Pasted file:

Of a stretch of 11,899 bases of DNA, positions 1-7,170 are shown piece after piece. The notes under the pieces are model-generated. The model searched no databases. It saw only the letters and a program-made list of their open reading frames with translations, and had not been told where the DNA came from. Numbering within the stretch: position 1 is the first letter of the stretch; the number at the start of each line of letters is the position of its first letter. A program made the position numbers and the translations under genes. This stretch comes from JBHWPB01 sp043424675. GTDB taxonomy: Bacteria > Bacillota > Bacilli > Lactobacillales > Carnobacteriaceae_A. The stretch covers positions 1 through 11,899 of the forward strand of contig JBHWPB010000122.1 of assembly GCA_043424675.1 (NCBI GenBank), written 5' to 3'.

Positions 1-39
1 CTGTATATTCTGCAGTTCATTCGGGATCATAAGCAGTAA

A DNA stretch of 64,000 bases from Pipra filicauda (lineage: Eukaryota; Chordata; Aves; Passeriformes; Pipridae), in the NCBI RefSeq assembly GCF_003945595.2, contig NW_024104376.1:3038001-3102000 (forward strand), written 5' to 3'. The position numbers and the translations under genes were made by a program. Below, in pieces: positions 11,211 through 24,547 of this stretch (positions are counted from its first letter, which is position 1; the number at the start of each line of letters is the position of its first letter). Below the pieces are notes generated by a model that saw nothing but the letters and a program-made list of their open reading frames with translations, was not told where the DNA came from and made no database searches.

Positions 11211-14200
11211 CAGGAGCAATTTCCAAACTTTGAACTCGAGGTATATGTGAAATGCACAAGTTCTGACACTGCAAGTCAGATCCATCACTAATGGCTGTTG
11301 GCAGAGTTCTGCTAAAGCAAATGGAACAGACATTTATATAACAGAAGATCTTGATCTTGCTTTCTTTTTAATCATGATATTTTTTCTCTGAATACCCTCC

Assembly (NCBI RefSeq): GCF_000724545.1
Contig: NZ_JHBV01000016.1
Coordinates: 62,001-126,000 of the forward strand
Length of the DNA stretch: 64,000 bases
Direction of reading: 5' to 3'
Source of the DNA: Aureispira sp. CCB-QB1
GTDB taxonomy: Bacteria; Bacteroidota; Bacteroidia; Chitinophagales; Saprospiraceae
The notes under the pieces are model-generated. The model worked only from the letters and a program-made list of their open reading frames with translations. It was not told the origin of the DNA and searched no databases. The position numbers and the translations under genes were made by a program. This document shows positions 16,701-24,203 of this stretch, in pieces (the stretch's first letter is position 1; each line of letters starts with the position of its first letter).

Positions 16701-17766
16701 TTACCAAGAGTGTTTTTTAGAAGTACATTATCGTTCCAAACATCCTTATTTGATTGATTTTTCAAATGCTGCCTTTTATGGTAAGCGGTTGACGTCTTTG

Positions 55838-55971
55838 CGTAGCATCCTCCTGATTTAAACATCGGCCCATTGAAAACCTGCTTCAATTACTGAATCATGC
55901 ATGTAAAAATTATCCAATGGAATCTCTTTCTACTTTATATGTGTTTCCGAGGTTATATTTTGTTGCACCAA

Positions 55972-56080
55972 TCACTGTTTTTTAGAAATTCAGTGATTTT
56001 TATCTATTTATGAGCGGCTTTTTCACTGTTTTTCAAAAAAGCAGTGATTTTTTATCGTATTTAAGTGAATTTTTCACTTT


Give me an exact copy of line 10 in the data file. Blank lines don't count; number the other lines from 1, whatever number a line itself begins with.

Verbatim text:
Coordinates: 62,001-126,000 of the forward strand